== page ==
The National Archive forms the ‘national memory’ of the Netherlands through almost 125 kilometres of documents, over 300,000 maps and drawings and about 15 million photographs. Its mission is serving every person’s right to information and giving an insight into the past of the Netherlands.
After a huge remodelling - with the goal to further the use of the collection - the new visitors’ centre of the National Archive opened in October 2013 with the inaugural exhibition ‘The Memory Palace – with your head in the archives’.
The brief for this inaugural exhibition was stated in four goals - this is how we have tried to achieve them:
1. To acquaint the public to the wealth and scope of the collectionThe general principle for the exhibition was that we were not going make a treasure trove display, we wanted to tell stories. Stories that are hidden within the documents. Jointly, they should represent different periods from history and it should be possible to make a link between a personal story and a wider historical perspective. Also, the different types of archive should to be given a higher profile. And the stories must be relevant and preferably have an up to date aspect.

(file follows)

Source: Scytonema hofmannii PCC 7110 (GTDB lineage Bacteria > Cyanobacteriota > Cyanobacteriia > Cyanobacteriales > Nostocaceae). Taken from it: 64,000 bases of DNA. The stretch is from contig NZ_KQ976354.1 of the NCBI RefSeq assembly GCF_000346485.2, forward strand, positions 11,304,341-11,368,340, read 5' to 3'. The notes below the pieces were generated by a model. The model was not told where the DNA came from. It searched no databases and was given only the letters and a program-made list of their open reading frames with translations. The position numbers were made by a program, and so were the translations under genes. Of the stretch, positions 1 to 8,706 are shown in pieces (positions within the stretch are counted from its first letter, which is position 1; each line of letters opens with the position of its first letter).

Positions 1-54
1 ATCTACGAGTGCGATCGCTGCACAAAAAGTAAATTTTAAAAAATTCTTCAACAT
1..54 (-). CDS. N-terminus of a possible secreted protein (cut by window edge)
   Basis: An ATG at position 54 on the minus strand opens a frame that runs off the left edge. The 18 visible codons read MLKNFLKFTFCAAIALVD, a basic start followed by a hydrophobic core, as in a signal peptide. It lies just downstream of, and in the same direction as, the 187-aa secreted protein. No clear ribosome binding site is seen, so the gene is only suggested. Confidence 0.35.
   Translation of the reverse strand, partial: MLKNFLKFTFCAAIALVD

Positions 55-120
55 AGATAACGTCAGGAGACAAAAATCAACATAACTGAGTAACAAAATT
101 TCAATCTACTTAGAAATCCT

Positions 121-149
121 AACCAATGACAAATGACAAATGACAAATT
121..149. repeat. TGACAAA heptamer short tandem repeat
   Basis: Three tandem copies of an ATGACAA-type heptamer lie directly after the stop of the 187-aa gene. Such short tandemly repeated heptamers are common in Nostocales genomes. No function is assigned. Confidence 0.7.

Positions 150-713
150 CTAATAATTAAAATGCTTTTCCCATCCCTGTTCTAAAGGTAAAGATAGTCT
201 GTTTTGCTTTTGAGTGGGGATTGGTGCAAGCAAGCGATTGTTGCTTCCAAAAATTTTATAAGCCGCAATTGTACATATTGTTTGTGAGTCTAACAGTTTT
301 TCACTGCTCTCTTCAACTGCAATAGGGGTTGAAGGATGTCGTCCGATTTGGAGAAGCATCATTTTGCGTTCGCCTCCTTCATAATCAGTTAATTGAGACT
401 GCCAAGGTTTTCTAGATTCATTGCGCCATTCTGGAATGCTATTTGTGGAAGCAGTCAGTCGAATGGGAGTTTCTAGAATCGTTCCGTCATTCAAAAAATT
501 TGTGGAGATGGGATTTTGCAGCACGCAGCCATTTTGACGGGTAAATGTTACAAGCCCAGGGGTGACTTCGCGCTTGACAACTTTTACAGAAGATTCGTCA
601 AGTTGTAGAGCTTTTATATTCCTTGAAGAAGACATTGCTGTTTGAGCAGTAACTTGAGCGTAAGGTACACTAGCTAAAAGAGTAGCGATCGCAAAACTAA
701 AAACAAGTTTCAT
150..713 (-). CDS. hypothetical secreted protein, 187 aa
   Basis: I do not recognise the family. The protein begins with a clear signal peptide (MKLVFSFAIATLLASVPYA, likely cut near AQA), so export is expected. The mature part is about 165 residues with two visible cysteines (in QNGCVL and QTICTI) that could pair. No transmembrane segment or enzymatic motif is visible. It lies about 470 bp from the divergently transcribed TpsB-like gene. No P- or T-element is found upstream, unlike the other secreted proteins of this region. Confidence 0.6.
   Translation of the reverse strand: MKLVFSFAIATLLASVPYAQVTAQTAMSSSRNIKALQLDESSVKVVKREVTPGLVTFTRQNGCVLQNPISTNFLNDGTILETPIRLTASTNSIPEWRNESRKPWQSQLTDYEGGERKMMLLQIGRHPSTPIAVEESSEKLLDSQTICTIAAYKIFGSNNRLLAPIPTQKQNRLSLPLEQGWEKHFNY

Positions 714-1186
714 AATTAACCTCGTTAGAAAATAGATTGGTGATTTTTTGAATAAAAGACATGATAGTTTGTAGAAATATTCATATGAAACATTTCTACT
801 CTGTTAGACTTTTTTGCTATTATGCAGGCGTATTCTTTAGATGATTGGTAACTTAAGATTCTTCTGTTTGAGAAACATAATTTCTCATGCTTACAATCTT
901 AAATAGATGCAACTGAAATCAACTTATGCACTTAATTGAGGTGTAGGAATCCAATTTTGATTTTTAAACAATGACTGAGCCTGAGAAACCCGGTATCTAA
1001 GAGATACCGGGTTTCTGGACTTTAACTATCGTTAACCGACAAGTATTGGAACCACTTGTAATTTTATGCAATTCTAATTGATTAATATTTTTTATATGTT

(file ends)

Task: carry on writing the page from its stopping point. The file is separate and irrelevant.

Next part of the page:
Finally 11 stories were selected:- Navigating through the Middle Ages (1179-1598)- War in the Peking Legation Quarter (1909-1919)- Image-building in the Golden Age (1547-1619)- Reluctant hero (1944-1946)- ‘Once There Was a Clever Girl’ (1602-1799)- Europapas (1948-1957)- The Da Vinci of the North (1495-1562)- 'Welcomed home with the smell of Brussels sprouts’ (1946-1970)- Going to Berbice! (1792-1794)- Divorce equals suffering (1965-1971)
2. To give a very wide public easy access to the collection By exhibiting documents, you offer a different kind of acces to the collection. At first sight however, archival documents do not appear very attractive and easy to understand. Our challenge is to attract attention to them and make it possible to discover the stories hidden in them. We decided only to present original documents, with a maximum of 15 documents per story. We have tried to seek variety with 3D objects on loan and moving images and sound. And we looked for a way to exhibit the documents in a surprising and new context and design to create an atmosphere that invites people to come and see.
Archival documents are often hard to read, so we decided that all original handwritten documents are to be made digitally legible with specially developed software.
We have tried as much as possible to make a connection with our own times and the subjects that have a meaning in modern society when we selected the stories. For each story we chose an artist who interprets the story and through its contemporary language brings it closer to today.In the case of two stories we asked visitors to look back and participate by e-mailing us their stories or experiences.
3. To inspire visitors to use the collectionBy asking various artists from different disciplines to work with the stories, the exhibition offers the visitor a varied menu. In addition visitors can see what kind of expressions and products archival research can lead to.